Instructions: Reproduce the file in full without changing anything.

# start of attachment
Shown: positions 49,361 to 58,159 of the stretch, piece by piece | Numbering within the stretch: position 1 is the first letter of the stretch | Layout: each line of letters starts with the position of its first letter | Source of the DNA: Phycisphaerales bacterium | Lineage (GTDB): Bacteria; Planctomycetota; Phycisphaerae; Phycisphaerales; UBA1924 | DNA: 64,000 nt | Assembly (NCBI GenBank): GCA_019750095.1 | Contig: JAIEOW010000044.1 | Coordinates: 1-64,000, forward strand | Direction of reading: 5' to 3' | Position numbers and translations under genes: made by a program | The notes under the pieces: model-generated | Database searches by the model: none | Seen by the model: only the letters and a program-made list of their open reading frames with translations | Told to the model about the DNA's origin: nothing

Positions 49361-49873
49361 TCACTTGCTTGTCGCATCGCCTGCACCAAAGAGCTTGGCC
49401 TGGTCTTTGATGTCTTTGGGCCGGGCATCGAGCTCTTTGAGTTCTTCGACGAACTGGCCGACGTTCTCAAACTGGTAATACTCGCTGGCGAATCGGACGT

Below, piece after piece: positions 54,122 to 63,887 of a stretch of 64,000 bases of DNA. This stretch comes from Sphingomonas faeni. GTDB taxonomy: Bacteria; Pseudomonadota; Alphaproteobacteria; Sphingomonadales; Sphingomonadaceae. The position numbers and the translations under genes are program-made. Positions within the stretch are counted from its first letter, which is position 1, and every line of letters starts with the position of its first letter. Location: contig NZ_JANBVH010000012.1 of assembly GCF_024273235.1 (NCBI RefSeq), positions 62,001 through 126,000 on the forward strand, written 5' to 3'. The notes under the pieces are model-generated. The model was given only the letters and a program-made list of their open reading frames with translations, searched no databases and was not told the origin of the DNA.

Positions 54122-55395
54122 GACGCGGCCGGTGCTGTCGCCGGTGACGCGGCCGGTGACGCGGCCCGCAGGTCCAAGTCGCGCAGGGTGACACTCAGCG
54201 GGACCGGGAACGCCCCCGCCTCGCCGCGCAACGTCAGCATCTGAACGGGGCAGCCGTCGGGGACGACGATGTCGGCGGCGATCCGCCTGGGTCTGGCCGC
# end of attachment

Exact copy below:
Shown: positions 49,361 to 58,159 of the stretch, piece by piece | Numbering within the stretch: position 1 is the first letter of the stretch | Layout: each line of letters starts with the position of its first letter | Source of the DNA: Phycisphaerales bacterium | Lineage (GTDB): Bacteria; Planctomycetota; Phycisphaerae; Phycisphaerales; UBA1924 | DNA: 64,000 nt | Assembly (NCBI GenBank): GCA_019750095.1 | Contig: JAIEOW010000044.1 | Coordinates: 1-64,000, forward strand | Direction of reading: 5' to 3' | Position numbers and translations under genes: made by a program | The notes under the pieces: model-generated | Database searches by the model: none | Seen by the model: only the letters and a program-made list of their open reading frames with translations | Told to the model about the DNA's origin: nothing

Positions 49361-49873
49361 TCACTTGCTTGTCGCATCGCCTGCACCAAAGAGCTTGGCC
49401 TGGTCTTTGATGTCTTTGGGCCGGGCATCGAGCTCTTTGAGTTCTTCGACGAACTGGCCGACGTTCTCAAACTGGTAATACTCGCTGGCGAATCGGACGT

Below, piece after piece: positions 54,122 to 63,887 of a stretch of 64,000 bases of DNA. This stretch comes from Sphingomonas faeni. GTDB taxonomy: Bacteria; Pseudomonadota; Alphaproteobacteria; Sphingomonadales; Sphingomonadaceae. The position numbers and the translations under genes are program-made. Positions within the stretch are counted from its first letter, which is position 1, and every line of letters starts with the position of its first letter. Location: contig NZ_JANBVH010000012.1 of assembly GCF_024273235.1 (NCBI RefSeq), positions 62,001 through 126,000 on the forward strand, written 5' to 3'. The notes under the pieces are model-generated. The model was given only the letters and a program-made list of their open reading frames with translations, searched no databases and was not told the origin of the DNA.

Positions 54122-55395
54122 GACGCGGCCGGTGCTGTCGCCGGTGACGCGGCCGGTGACGCGGCCCGCAGGTCCAAGTCGCGCAGGGTGACACTCAGCG
54201 GGACCGGGAACGCCCCCGCCTCGCCGCGCAACGTCAGCATCTGAACGGGGCAGCCGTCGGGGACGACGATGTCGGCGGCGATCCGCCTGGGTCTGGCCGC